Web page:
September 27, 2007

St. John’s Medical College Hospital shows the way in Bio-Medical Waste Management

For very big hospitals with over a 1,000 beds and handling a large number of patients on a daily basis, managing biomedical waste is not an easy task. But the city’s St. John’s Medical College Hospital has set an example in hospital waste management practices, especially in managing liquid waste.

A percentage of the waste generated by hospitals is not only harmful for the staff and patients but also to the general public/community at large. Unless sufficient care is taken to neutralise the toxicity, and make this waste productive, communicable diseases are likely to spread, particularly in an urban environment with a high population density.

According to St. John’s authorities, the hospital generates about 1.5 kg of waste per bed. The movement of toxic waste, from its source (wards) after “segregation” to the area where treatment and final disposal takes place is extremely important. These are done in trolleys/boxed carts painted red with the bio-hazard symbol. The cartage staff are not assigned any other work. Protective clothing such as goggles, masks, boots, aprons and gloves is essential for this activity, and captive for the safety of the handlers and the surroundings.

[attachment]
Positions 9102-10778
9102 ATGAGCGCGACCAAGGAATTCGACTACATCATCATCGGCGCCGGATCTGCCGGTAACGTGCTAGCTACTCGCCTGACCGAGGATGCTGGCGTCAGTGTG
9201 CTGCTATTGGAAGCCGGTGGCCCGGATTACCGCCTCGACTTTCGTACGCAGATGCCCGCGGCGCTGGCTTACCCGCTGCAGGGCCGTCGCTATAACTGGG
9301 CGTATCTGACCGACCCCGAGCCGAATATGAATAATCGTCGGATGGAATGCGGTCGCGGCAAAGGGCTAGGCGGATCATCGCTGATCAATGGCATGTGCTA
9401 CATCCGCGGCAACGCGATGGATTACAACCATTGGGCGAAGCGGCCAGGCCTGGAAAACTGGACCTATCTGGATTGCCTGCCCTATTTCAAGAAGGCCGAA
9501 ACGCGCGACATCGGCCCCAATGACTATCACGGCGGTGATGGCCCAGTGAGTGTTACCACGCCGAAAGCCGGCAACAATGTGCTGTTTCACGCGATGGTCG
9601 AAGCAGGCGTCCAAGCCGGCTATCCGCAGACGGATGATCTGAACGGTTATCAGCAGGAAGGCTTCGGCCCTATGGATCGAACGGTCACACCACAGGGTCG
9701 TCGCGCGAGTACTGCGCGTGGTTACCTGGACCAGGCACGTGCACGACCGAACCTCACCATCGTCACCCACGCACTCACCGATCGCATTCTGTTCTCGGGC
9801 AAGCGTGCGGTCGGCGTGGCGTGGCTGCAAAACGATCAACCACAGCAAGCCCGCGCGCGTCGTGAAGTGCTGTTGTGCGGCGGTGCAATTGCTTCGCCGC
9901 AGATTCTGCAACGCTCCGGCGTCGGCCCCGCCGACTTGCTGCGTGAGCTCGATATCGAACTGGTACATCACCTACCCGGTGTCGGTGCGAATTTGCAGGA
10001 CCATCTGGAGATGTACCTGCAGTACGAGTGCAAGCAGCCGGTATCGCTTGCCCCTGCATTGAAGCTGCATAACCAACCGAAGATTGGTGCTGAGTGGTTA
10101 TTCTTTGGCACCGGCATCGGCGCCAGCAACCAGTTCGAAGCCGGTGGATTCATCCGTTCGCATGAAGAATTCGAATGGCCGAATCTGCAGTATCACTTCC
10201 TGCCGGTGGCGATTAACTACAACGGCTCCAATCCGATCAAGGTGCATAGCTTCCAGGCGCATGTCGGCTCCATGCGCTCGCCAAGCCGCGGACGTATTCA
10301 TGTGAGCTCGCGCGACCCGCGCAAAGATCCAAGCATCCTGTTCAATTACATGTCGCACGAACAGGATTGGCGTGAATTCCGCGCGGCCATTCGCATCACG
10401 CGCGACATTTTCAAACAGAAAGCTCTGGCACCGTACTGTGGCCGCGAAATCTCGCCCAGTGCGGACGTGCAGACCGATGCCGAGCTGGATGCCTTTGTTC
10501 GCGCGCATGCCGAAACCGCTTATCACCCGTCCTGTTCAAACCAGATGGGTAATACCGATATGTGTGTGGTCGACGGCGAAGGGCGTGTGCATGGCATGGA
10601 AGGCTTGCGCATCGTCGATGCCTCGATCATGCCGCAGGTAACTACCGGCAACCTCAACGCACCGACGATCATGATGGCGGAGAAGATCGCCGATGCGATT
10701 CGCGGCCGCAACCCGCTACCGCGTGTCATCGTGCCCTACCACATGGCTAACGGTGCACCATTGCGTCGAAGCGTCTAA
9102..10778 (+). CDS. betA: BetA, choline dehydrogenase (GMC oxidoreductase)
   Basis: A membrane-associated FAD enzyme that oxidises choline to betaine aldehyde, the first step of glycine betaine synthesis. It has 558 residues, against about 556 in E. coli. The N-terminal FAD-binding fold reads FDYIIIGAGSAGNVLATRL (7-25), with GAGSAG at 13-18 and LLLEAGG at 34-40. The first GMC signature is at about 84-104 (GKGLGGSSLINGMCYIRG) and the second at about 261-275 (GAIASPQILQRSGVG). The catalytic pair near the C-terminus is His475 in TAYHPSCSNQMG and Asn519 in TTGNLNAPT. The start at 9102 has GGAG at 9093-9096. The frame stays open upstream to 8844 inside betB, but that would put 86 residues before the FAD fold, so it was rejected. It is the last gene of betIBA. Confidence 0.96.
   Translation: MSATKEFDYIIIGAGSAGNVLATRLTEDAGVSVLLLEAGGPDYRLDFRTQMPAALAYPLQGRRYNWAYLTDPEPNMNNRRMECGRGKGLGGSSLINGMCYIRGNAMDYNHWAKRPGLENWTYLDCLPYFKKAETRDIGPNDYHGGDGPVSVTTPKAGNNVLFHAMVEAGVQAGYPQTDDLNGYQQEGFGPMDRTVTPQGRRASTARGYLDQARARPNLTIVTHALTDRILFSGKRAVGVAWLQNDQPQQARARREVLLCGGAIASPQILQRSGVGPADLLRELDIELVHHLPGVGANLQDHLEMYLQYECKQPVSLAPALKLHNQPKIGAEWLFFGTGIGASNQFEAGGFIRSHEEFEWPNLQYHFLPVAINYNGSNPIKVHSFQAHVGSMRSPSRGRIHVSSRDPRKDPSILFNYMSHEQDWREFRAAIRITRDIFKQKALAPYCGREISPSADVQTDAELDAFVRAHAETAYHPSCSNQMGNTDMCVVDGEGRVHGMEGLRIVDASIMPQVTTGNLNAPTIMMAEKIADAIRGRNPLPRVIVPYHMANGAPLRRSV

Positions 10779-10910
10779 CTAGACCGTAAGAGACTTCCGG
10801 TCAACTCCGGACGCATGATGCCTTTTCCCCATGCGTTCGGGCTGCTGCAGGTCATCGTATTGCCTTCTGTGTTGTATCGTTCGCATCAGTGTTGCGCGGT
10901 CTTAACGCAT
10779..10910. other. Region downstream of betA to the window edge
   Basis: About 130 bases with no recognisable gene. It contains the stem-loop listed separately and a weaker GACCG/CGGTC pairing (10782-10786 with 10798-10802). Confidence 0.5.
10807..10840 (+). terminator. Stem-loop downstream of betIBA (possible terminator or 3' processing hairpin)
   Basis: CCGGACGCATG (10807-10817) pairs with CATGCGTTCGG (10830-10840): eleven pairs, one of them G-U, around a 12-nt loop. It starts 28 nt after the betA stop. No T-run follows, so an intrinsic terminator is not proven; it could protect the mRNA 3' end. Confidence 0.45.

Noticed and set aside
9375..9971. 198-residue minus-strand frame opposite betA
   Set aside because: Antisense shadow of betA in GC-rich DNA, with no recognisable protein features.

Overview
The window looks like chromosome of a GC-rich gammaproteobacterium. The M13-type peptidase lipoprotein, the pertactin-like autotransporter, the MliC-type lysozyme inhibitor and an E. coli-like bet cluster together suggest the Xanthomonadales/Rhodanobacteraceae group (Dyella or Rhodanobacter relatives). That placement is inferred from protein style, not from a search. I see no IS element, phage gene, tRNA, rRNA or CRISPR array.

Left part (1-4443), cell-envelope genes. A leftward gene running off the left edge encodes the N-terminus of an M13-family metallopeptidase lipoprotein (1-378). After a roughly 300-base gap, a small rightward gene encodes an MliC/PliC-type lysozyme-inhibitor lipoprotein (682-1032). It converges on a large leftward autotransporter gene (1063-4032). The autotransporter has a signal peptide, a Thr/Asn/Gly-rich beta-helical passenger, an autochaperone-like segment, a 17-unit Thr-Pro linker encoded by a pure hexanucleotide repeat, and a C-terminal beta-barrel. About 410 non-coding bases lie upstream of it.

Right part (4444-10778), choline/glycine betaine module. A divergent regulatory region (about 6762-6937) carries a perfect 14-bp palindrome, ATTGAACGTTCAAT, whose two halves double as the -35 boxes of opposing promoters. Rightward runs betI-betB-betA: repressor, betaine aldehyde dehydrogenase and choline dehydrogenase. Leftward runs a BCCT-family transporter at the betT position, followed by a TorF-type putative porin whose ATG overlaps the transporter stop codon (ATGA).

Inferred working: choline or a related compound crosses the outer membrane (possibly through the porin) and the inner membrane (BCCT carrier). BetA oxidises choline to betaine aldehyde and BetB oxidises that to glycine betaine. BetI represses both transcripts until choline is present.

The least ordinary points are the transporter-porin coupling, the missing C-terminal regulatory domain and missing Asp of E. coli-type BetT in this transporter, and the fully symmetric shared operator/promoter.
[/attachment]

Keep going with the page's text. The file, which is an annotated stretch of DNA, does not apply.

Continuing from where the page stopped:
“Earlier, we used to do our own solid waste disposal, but after the Government gave directions that no hospitals in the city should have their own incinerators, we have tied up with Maradi Eco for management of solid biomedical waste,” Rajeev Franklin, consultant for bio-medical waste management at the hospital, said.

He said that the hospital took utmost care in managing liquid waste, some of which could be highly contaminating. “We have two big plants on the premises dedicated to liquid waste, a sewage treatment plant of 500 kilolitres capacity and another of 250 kilolitres capacity. The waste is treated with various chemicals, disinfected and neutralised so that there is negligible waste water discharge,” Mr. Franklin said.

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